Identity theft is alive and well. An article posted on WRAL.com reports that the identities of hundreds of doctors, dentists and nurses across Connecticut, Indiana, Maine, New Hampshire and North Carolina were recently used to fraudulently file hundreds of federal and state tax returns.
The story states that physicians and other healthcare workers across the nation have been recently victimized as evidenced by the alarming increase in the rate of legitimate tax returns rejected. (There’s nothing like having your identity stolen to make your blood pressure rise.) The recent attack on medical workers may point to a possible security breach. The article say that approximately 100 doctors in Connecticut have reported being victims of tax fraud, while more than 185 physician and health care providers from across Vermont, New Hampshire and Maine have been affected. The scam also afflicted 300 dentists in Michigan.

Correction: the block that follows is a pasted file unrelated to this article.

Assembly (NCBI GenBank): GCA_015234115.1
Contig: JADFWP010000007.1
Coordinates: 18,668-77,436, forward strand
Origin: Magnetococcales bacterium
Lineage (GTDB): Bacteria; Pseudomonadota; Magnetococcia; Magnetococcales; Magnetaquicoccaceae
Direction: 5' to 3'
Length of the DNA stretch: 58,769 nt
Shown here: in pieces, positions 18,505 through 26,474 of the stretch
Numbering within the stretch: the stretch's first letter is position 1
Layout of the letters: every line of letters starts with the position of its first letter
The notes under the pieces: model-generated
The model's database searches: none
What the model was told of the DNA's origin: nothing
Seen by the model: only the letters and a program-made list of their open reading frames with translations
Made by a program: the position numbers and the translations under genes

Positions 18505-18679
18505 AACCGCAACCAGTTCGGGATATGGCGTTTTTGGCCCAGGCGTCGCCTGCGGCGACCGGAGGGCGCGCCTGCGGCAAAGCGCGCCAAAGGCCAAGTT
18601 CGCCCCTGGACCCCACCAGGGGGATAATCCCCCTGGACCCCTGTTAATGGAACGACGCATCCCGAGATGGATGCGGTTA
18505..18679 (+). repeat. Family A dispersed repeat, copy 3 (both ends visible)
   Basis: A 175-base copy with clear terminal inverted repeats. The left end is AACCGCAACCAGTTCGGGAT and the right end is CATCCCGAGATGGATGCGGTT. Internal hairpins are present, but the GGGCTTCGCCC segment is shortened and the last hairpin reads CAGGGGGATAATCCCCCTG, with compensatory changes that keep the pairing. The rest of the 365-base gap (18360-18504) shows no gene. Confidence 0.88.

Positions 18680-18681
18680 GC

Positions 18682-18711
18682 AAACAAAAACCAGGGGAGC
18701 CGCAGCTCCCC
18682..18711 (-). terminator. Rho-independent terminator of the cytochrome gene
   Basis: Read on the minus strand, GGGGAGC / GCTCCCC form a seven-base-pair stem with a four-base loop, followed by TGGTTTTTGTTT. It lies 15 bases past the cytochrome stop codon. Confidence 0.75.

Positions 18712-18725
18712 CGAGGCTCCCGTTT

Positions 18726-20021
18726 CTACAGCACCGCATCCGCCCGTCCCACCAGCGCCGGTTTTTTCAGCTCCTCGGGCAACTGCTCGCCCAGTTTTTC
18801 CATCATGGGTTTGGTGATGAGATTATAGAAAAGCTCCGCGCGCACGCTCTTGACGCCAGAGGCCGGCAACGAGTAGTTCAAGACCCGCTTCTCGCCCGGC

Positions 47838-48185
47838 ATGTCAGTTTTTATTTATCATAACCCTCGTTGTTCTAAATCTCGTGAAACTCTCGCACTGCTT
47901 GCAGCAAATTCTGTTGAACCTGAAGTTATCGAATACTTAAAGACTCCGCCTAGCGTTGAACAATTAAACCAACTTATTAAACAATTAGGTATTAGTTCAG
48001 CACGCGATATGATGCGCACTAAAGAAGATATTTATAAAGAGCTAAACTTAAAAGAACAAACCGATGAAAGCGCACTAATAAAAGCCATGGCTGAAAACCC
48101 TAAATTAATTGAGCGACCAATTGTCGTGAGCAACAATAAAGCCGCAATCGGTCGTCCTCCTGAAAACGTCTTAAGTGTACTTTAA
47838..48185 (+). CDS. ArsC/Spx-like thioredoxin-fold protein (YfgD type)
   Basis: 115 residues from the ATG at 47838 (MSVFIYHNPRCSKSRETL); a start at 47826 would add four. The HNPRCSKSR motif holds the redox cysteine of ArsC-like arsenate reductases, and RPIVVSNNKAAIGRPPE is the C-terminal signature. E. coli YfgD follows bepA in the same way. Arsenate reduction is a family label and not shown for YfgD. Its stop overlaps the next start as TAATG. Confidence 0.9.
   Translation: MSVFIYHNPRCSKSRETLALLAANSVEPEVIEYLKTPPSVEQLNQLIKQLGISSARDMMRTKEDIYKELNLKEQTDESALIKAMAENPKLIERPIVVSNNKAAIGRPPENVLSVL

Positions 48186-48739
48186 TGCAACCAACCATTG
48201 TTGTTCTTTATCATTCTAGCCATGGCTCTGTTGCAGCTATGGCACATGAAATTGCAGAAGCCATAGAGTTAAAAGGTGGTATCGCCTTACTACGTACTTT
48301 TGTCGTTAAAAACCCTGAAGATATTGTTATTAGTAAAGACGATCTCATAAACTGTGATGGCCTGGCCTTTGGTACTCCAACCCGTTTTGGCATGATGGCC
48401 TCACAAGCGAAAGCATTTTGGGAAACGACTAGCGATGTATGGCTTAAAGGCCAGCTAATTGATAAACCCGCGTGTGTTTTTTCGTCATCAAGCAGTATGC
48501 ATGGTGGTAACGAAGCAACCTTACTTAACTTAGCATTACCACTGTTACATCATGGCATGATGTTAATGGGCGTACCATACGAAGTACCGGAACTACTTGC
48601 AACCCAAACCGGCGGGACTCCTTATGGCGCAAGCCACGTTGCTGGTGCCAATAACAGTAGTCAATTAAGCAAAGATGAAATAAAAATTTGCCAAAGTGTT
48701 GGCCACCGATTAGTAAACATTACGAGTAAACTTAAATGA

The Internal Revenue Service (IRS) considers identity theft to be one of its biggest challenges. The IRS has stepped up efforts to combat the crime, stopping 15 million suspicious tax returns and more than $50 billion in fraudulent refunds. It is reported that the Justice Department has brought charges against 880 people in just the past year. (I’d say that is a pretty good start for finding a antidote to this widespread disorder.)
Still, it’s been said that ”an ounce of prevention is worth a pound of cure.” Technology exists that actually helps to prevent this fraud from happening altogether, and some states are using it. So, here’s the question for the day: would you rather fight identity-based tax refund fraud or prevent it?
Source: Today’s ”Fraud of the Day” is based on an article titled, ”Doctors Nationwide Victimized in ID Theft Fraud,” written by Dave Collins of the Associated Press and published on WRAL.com on May 8, 2014.
HARTFORD, CONN. Many doctors and other health care professionals nationwide have been victimized this year by identity theft used to fraudulently obtain federal and state tax refunds and their numbers are growing, medical industry and government officials say.
The number of doctors, dentists and nurses targeted by identity theft scams has increased significantly this year, raising questions about a possible security breach of the personal information of medical workers, U.S. Sen. Richard Blumenthal said Thursday.